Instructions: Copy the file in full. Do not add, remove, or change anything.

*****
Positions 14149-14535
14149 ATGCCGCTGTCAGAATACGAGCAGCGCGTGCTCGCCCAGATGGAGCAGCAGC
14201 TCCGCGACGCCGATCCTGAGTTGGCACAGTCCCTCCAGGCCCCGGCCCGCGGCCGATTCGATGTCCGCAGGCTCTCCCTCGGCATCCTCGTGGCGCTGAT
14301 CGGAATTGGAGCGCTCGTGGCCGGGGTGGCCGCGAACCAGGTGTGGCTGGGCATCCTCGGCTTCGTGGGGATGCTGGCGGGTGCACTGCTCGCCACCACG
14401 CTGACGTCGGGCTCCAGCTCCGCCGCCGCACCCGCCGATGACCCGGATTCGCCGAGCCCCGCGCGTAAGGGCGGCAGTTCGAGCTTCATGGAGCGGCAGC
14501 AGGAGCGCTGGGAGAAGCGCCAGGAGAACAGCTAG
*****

Positions 14149-14535
14149 ATGCCGCTGTCAGAATACGAGCAGCGCGTGCTCGCCCAGATGGAGCAGCAGC
14201 TCCGCGACGCCGATCCTGAGTTGGCACAGTCCCTCCAGGCCCCGGCCCGCGGCCGATTCGATGTCCGCAGGCTCTCCCTCGGCATCCTCGTGGCGCTGAT
14301 CGGAATTGGAGCGCTCGTGGCCGGGGTGGCCGCGAACCAGGTGTGGCTGGGCATCCTCGGCTTCGTGGGGATGCTGGCGGGTGCACTGCTCGCCACCACG
14401 CTGACGTCGGGCTCCAGCTCCGCCGCCGCACCCGCCGATGACCCGGATTCGCCGAGCCCCGCGCGTAAGGGCGGCAGTTCGAGCTTCATGGAGCGGCAGC
14501 AGGAGCGCTGGGAGAAGCGCCAGGAGAACAGCTAG